21st Annual Animation Show of Shows
Curated and produced by Ron Diamond
Featuring animation shorts from Europe and beyond
By Marc Glassman
The most artistic animation is made as shorts…
You’ve got to hand it to Ron Diamond. The veteran producer who heads up Acme Filmworks has been responsible for creating animation shorts in ads, music videos, TV programs and short and feature films since 1990. In that role, he’s worked with such award winning animators as Michael Dudok De Wit, Bill Plympton, Caroline Leaf and Raimund Krumme as well as Canadians icons Chris Hinton, Wendy Tilby and Amanda Forbis. You’re probably thinking who the heck are the animators I’ve just listed? They happen to have won Oscars as well as prizes in festivals in Annecy, France; Zagreb, Crotia; Stuttgart, Germany and our own top event in Ottawa. We should herald these artists but, sadly, they’re as well-known as poets. And please name three of them.
Diamond knows who makes great animated work. It is his life and he loves sharing it with audiences as well as friends and colleagues. Through Acme, he’s been running the Animation Show of Shows for, well, 21 years, which has brought wonderful films to non-festival goers who would never see them otherwise. This year’s festival is playing in Ontario: it’s starting tonight at the Fox in Toronto and the Apollo in Kitchener/Waterloo and will appear next week at the Playhouse in Hamilton. As usual, the quality is stellar and there’s a pleasing variety in the works.
The show stopper of this Show of Shows is, appropriately enough, the final piece in this animation anthology. Daughter, by Daria Kashcheeva, won two awards at Annecy and one at Sundance as well as being on the Oscar short list this year. It’s a deeply emotional piece about a daughter’s fraught relationship with her father. Kashcheeva used a hand held camera and painted the eyes on the figures, which makes this stop motion piece a highly emotional one. Just as beautiful but much more abstract is Le jour extraordinaire, a painterly piece by French artist Joanna Lurie. Her film is quite mystical involving a strange voyage by sea, an intense rainstorm and a sky lit up by gold. There are intimations of death and spirituality in the film, which Lurie chooses not to reveal. A third impressive short made by a woman is the quietly observational Five Minutes to Sea by Armenian Natalia Mirzoyan, which shows a young girl’s imagination at play during an afternoon at the beach. Highly visual, as were the shorts by Lurie and Kashcheeva, Mirzoyan drew frame by frame with alcohol markers to achieve a dreamy yet realistic quality.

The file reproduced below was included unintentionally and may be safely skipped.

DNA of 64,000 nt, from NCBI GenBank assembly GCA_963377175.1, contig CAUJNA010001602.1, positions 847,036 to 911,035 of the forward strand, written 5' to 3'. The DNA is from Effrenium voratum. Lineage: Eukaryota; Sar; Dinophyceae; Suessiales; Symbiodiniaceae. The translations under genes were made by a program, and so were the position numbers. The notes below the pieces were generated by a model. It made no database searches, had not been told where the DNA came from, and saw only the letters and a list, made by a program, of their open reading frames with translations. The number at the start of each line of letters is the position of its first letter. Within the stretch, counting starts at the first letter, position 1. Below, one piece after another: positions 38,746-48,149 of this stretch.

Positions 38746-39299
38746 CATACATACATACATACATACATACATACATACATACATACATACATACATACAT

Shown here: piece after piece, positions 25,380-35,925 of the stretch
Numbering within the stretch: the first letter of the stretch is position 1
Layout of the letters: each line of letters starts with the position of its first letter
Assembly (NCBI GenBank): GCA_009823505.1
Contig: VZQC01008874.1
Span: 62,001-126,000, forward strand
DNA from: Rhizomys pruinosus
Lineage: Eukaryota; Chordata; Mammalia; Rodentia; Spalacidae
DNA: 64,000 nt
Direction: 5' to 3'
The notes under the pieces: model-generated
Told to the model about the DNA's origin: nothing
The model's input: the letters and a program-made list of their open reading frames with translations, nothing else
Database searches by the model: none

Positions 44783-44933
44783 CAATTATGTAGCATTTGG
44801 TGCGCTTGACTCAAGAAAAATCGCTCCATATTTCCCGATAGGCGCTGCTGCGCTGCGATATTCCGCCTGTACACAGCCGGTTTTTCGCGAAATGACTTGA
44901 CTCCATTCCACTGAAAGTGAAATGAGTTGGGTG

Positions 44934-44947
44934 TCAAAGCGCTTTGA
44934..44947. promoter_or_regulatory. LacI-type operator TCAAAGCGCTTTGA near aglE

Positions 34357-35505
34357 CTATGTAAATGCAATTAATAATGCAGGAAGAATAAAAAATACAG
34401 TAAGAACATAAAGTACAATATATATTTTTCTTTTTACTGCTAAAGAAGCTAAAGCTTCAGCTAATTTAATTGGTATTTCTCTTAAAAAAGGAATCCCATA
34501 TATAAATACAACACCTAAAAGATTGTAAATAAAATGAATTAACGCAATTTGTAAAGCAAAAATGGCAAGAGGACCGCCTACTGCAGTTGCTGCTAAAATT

Brothers Sam and Fred Guillaume created a 3D effect by scanning shots of both the outdoors and miniatures in the bravura piece The Fox and the Bird. Using virtually painted models for their two main characters, the Guillaumes avoid typical puppet animation while creating a tale which involves the unlikely bonding between an adult fox and a baby bird. Animals expressing human emotions is also the subject of the disturbing Hounds, which charts what happens when a domesticated dog literally hears the call of the wild and helps to attack his fatherly owner. Definitely a 2D project, drawn in black and white, it’s a film that was inspired by the male Ido Shapira and female Amit Cohen’s realizations that they both suffered as adolescents from not being able to communicate their desire to become artists to their parents. This is revealed in a short interview with the animators, which is inserted in the anthology, in a move to make us understand their motivations for Hounds. A similar use of documentary after an animated short is utilized with Israeli artist Gil Alkabetz’s classic Rubicon, the only older film in this animation celebration. In the doc short, Alkabetz explains that the impossible riddle in the film—how do you transport a sheep, wolf and cabbage across water without the sheep eating the cabbage and the wolf devouring the sheep—with the unraveling of the Oslo Accord inspired peace process between the PLO (Palestine Liberation Organization) and Israel in the Nineties.
The 21st Animation Show of Shows also features Michael Frei’s darkly funny take on group dynamics, Kids, and a very intimate autobiographical tale of trans identity, Recit de Soi, by Geraldine Charpentier. This wonderful anthology of animation is poetic, humanist and poetical. And did I say it’s all beautifully made? If you want to see truly personal animated shorts, this show of shows is a must-see.
Click here for more film reviews from Marc Glassman.
Written by Marc Glassman
Adjunct Professor, Ryerson University
Director, Pages UnBound: the festival and series
Editor, POV Magazine
Editor, Montage Magazine
Film Critic, The New Classical FM
Film programmer, Planet in Focus
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